Mah Sing to unveil M Luna in Kepong
Mah Sing Group Bhd plans to unveil M Luna — a residential development sited on a 5.47-acre leasehold parcel next to Kepong Metropolitan Park in Kuala Lumpur by the first quarter of next year. Registration of interest started in October and the sales gallery and show units will be ready for preview before Christmas.
M Luna is the company’s second residential project in Kepong, says Mah Sing CEO Datuk Ho Han Sang. Our first [project] was Lakeville Residence in Taman Wahyu, comprising six residential blocks and 10 two-storey shops. It was launched four years ago and is 99% taken up. The first four towers have been completed and handed over while the two remaining ones will be completed next year. Due to the good response, we decided to have another development in the same locality, he adds. Mah Sing chief operating officer Yeoh Chee Beng says,M Lunahas a ‘luxury you can afford’ concept, offering residential products of good quality at an affordable price.
Luna” means “moon” in Latin, and it is also the name of the Roman goddess of the moon. “We initially came up with several names for the project but Luna somehow fit the criteria. We wanted something that would seamlessly suit the environment as the project is next to the 95ha Kepong Metropolitan Park, which comprises a 57ha lake popular among locals for kite-flying and fishing. There is a saying that goes, ‘Romantic things happen by the lake under the full moon’ and another that states that the full moon brings about a family reunion,” Yeoh adds. M Luna is strategically located, he opines. “It has a central location and is easily accessible via Jalan Kepong, Jalan Kuching, Jalan Ipoh, the Middle Ring Road 2, Duta-Ulu Kelang Expressway and North-South Expressway. One could easily travel to Sentul, Wangsa Maju, Batu Caves, Bukit Damansara, Bukit Tunku, Mont’Kiara, Titiwangsa and Kuala Lumpur city centre (KLCC),” he says.
With a gross development value of RM705 million, the development will comprise two 57-storey towers with 1,672 serviced apartments in total. Tower A will have 860 units and Tower B, 812. They are due for completion by 2024. The 2 to 4-bedroom units will have built-ups of 700, 850 or 1,000 sq ft and will be fitted with air conditioners and water heaters. The selling price starts at RM385, 000 per unit or RM550 psf. The units are catered for those aged 25 to 45, including first-time homebuyers, upgraders, working professionals, young couples, young families, investors and buyers from the surrounding areas such as Taman Wahyu, Taman Selayang Jaya, Sentul, Batu Caves, Bandar Menjalara, Segambut and Taman Seri Gombak. All units will have a north-south orientation, with the north tower facing Genting Highlands and the south tower having a view of KLCC. All units will have unobstructed views of the surroundings.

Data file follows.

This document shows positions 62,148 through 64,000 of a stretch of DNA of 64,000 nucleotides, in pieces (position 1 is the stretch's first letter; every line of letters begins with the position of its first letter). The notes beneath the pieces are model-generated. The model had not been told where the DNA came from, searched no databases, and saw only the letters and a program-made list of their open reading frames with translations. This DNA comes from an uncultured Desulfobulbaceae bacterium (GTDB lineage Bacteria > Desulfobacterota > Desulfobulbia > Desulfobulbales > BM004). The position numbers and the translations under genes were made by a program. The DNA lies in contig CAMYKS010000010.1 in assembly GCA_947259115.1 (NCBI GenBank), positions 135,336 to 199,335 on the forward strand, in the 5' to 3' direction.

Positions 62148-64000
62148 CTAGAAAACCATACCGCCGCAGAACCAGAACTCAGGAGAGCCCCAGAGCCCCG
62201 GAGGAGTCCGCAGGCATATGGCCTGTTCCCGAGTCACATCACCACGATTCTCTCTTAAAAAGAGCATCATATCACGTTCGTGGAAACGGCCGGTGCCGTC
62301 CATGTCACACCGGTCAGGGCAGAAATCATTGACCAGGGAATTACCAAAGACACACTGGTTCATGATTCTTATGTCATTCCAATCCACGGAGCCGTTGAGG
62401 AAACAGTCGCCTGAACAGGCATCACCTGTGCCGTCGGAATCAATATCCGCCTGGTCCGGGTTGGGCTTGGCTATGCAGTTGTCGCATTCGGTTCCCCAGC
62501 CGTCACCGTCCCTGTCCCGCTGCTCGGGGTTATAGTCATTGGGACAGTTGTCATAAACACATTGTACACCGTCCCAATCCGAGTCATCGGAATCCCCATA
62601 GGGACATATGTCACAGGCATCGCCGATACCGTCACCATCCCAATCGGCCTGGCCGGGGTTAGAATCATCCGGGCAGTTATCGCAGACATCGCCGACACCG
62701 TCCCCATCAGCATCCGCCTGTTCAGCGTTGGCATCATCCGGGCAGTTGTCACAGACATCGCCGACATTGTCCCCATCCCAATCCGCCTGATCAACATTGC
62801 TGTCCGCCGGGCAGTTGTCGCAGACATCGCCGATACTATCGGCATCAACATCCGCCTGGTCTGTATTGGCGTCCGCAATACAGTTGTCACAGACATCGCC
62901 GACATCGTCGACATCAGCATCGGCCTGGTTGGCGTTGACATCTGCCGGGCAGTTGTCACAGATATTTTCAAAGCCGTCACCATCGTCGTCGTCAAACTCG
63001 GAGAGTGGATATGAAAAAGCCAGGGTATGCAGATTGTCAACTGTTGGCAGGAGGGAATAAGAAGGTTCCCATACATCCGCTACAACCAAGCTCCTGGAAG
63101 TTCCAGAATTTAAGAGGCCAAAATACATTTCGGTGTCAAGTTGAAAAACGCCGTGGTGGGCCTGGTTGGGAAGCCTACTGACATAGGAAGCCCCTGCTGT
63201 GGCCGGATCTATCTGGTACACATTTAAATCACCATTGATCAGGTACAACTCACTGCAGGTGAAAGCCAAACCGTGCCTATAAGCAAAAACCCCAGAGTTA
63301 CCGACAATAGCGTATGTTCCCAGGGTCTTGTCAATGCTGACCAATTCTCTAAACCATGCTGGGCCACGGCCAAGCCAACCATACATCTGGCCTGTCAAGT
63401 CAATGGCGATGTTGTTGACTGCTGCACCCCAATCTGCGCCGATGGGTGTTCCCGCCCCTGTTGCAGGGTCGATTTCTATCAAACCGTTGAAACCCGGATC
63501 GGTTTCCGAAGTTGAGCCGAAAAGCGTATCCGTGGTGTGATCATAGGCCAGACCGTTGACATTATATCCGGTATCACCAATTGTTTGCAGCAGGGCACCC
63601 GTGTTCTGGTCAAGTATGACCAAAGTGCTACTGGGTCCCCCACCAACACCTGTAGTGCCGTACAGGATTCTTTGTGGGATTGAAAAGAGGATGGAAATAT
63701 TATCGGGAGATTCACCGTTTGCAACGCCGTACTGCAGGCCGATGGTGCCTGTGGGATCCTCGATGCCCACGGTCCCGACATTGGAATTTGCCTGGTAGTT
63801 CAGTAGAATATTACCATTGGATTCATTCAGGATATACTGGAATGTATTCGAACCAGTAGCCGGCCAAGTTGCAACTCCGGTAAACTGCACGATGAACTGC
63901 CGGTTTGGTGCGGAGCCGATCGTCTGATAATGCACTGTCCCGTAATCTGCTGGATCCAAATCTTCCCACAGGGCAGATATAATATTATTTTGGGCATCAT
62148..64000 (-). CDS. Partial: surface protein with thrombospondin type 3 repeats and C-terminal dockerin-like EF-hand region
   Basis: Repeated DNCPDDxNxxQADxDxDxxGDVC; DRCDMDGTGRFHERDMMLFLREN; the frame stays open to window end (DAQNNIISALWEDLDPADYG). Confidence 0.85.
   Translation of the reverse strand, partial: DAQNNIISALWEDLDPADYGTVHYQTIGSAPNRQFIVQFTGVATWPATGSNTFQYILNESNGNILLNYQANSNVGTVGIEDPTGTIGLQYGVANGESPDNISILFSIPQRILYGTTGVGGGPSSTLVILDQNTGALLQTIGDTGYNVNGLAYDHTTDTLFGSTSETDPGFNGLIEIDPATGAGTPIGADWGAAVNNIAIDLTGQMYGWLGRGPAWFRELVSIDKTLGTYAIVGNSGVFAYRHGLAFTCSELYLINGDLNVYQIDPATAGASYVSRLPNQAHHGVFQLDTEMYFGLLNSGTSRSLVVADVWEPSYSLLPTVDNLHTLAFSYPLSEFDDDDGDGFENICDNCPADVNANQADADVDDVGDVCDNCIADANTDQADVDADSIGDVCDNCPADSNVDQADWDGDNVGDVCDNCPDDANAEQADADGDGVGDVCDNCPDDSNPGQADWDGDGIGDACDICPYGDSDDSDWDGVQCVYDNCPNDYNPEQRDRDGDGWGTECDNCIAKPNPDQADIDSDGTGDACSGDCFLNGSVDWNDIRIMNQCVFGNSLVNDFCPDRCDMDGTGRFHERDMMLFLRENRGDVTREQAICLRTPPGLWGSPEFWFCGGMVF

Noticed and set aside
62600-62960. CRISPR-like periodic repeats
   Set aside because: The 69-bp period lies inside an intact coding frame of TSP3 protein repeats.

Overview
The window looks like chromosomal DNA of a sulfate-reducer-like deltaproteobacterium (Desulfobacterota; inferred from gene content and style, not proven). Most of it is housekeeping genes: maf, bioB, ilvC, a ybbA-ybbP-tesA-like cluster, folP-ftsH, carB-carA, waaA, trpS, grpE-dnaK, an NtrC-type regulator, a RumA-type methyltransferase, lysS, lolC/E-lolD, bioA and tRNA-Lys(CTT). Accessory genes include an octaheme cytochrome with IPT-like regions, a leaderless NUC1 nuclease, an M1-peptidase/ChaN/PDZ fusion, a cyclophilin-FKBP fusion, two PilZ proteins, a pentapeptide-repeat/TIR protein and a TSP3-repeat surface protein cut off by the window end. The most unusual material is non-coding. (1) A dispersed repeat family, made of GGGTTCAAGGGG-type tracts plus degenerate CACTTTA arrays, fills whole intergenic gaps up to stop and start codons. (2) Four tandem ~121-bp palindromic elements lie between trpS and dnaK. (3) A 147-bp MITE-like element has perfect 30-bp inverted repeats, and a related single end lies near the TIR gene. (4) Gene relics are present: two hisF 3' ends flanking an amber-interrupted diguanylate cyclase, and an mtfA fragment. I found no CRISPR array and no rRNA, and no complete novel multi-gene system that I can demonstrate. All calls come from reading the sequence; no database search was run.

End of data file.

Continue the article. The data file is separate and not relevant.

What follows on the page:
The developer plans to incorporate green features in the project. “Although we are not a Green Building Index-certified development, we will provide green features with sustainability in mind without any additional cost to the homebuyers, says Yeoh. This includes the paint, which will have low volatile organic compounds (VOCs) and will be used in all units. According to the US Environmental Protection Agency, VOCs include a variety of chemicals, some of which may have short and long-term adverse health effects. Another unique feature of the development will be the pneumatic waste collection system. “This fully computerized and automated system is mostly used in high-end developments and is costly. We are one of the few developers to implement the system, which makes us different from the others,” remarks Yeoh.
How does it work? “The collection cycle starts at the loading station point of the serviced apartment where garbage, in or out of bags, is put through a hopper door into a vertical pipe known as the garbage chute. Once full, computer-controlled vacuum exhausters will generate negative pressure in the pipes, which will move the bags of garbage to a central collection point.The system has a sprinkler to clean the rubbish chute based on circumstances and additional discharging may be programmed when there is higher waste output. This will reduce the odour of garbage,” Yeoh explains.
The development will also have a rainwater harvesting system, which will collect rainwater to irrigate the landscape, as well as two electric-vehicle charging stations. The security system will be multi-tiered. We are developing a security application that will be able to track visitors as well as food delivery persons and e-hailing drivers. The app will utilise a QR code that visitors will have to scan upon entering the premises and they will be given a predetermined time to remain there. Once the time has lapsed, the security personnel will be able to track the location of the visitors and enquire why they are still on the premises,” reveals Yeoh.
Peter Beaumont is a senior reporter on the Guardian’s Global Development desk. He has reported extensively from conflict zones including Africa, the Balkans and the Middle East and is the author of The Secret Life of War: Journeys Through Modern Conflict. Email: firstname.lastname@example.org